It’s not about the money

It’s a fast-flowing evening and there’s lots to get through. Harry is on the microphone now, our compere for the evening. He’s a natural. I can see him presenting Blue Peter before long. “Look underneath your tables and bring out the chocolates and the green pyramid thing,” he is telling us. The Ferrero Rocher pyramid game doesn’t take much explanation. “Wait for it to table 5! Okay, all ready? On your marks… Get set… Go!”

I abandoned my teammates and flit between tables with my camera, capturing some of the mayhem that ensues. Faced with a green sponge pyramid, a few boxes of chocolates and some cocktail sticks some find this game more difficult than others. Table 11 – with Sarah and Rachel – have a method. Some on their table insert sticks into chocolates and then pass them onto others who quickly building up the pyramid from its base. It’s a division of labour that proves effective and soon there’s an ecstatic cheer from their table. Extra points on the scoreboard for them.

Other Brixham groups take a turn on the stage – church youth clubs, a samba band, the swimming and life-saving society. All say a few words, give out certificates to their participants and generally celebrate the achievements of the young people of this little fishing port. Rhianan comes out, gets a special mention and an award from another group for inspiring some music and play project. She takes it all in her stride but is clearly made up.

Next Charlotte and Matt are back telling us about their plans for a 120-mile sponsored walk across Devon in aid of YES. “You can sponsor us the whole distance,” Charlotte is saying, “or per mile.”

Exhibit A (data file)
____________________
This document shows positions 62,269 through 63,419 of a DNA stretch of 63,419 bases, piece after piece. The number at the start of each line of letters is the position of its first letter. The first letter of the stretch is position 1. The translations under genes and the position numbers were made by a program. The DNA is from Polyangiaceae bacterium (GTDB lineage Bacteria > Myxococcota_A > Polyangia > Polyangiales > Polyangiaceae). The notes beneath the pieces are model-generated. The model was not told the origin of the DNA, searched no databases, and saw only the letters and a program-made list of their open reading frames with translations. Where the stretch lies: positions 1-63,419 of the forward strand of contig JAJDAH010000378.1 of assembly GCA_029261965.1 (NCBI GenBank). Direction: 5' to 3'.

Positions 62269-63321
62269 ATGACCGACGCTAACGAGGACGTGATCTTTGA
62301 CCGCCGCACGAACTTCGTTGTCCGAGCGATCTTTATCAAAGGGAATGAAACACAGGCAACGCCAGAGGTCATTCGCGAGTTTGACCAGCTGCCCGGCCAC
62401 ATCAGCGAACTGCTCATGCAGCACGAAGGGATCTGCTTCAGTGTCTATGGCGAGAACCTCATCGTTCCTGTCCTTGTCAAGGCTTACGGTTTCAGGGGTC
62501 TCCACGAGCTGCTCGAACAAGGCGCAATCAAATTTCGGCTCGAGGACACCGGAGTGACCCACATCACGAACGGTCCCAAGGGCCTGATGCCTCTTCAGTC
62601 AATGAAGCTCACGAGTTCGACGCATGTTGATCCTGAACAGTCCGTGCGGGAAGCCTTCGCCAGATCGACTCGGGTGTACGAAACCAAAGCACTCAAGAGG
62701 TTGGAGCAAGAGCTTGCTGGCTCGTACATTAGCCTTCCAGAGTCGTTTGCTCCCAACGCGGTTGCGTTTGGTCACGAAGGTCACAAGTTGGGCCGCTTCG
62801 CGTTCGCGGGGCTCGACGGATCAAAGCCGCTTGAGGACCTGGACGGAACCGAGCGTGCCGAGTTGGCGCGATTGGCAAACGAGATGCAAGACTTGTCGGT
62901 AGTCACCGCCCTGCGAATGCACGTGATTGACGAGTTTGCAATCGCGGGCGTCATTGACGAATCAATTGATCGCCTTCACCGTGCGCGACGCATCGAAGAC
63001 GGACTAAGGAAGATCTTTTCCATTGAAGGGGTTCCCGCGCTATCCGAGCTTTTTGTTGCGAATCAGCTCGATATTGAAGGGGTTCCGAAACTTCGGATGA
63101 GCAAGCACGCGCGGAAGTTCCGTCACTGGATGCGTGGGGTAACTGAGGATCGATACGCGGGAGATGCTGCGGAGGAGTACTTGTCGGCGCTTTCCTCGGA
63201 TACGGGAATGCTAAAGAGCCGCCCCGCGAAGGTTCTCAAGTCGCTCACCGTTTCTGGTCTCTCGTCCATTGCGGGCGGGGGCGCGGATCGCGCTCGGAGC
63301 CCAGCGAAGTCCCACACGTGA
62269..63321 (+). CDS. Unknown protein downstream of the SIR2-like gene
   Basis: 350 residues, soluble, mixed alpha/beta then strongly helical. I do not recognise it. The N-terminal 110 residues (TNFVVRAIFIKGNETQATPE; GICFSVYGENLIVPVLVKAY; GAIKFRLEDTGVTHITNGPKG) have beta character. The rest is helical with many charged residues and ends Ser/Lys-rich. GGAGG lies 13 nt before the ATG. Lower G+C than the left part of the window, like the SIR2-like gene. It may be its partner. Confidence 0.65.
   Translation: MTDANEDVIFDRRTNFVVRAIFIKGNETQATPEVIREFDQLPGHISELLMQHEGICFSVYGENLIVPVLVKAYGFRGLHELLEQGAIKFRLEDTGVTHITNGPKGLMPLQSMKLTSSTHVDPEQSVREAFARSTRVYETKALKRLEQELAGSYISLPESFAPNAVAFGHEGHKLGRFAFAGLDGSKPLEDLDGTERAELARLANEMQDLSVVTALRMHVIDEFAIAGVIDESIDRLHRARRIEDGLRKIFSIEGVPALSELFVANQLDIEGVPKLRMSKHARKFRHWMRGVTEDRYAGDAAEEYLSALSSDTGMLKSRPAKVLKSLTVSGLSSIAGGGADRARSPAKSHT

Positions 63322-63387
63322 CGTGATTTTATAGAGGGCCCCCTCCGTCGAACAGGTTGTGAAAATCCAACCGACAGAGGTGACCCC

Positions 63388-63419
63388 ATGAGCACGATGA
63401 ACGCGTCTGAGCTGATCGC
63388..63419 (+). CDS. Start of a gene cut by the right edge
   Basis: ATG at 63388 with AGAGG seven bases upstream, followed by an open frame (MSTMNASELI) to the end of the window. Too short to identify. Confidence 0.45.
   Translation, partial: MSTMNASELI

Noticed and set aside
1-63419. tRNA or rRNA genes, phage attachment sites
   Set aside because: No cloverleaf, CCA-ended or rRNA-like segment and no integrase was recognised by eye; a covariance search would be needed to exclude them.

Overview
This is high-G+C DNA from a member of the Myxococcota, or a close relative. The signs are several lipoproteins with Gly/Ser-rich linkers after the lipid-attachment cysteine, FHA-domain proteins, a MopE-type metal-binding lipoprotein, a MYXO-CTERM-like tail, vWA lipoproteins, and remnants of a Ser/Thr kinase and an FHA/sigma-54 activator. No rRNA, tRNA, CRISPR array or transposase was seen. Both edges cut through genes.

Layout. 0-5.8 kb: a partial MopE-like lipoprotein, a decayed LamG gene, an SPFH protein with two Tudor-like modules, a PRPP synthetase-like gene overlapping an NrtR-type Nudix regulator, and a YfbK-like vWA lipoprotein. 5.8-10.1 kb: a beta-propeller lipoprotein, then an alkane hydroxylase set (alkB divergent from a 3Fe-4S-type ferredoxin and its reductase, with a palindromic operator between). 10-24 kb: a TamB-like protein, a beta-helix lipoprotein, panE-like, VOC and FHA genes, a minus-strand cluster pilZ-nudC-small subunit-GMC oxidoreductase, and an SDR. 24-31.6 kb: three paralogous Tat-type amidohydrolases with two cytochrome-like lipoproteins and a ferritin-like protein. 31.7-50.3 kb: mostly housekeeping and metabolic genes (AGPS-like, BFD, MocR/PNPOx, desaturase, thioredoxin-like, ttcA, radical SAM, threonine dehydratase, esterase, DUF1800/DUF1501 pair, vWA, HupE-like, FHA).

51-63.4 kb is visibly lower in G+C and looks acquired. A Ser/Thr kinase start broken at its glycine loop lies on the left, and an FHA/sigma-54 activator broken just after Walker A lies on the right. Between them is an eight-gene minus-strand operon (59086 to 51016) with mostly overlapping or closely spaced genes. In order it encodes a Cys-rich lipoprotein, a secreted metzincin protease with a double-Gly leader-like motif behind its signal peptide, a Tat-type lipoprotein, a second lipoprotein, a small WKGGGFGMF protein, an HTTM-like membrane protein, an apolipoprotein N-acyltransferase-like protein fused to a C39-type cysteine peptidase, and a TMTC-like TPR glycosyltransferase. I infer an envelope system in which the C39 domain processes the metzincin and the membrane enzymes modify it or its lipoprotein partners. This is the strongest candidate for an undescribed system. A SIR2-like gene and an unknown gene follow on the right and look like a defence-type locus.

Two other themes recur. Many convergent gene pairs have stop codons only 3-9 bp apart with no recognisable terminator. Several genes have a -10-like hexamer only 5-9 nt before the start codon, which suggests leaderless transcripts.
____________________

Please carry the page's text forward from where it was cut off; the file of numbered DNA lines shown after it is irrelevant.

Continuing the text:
“Thank you,” says Chris, now on the mike. “It’s so amazing that you want to do this. It’s such a long way and it’s not going to be easy. We’re so grateful.” And then, half-heartedly, “We might come along some of the way with you – not very far – but we might join you for a short while.”

Before a musical interlude Harry is explaining another game, something they have called the Table Challenge. Crepe paper, red corrugated cardboard, pipe cleaners – the sort of things you’d get an assortment pack from an art shop – is being handed out to each table. “During the break we want you to invent some new pointless item out of your art materials. Something posh but also totally pointless. And there’ll be prizes for the winners.”

Meanwhile Toni and Freya leave our table and take their turn in the spotlight, glancing at each other as they belt out Jesse J’s Price Tag with a karaoke track as accompaniment. They’ve been practicing all week.

Their rendition goes well and there’s get a massive cheer as they finish. They flop down in their chairs, still mouthing the lyrics, relieved it’s all over but delighted with the reaction. Job done.

Before we get down to the serious business of distributing the Neighbourhood Challenge prizes and announcing the winners of this year’s Brix Awards, Harry gets people up on stage yet again, this time to show off their pointless posh inventions. There’s a hammock for a beard, a posh hat for a glass, a medieval firework. “How does that work then?” The cucumber sandwich holder and spiral staircase for flies seem to tie for first place although there is friendly dissent from the table that ‘invented’ a bow tie for a Bentley. “Congratulations to you all. Some delightfully pointless posh items there. Well done!”

Andrew, chair of trustees for YES, is up on his feet now, remembering twelve months ago when the Nesta Neighbourhood Challenge was first launched. “Many of us have been pushed way out of our comfort zones this last year,” he says. Knowing what I now know about the Challenge in Brixham, they have certainly packed a lot in.

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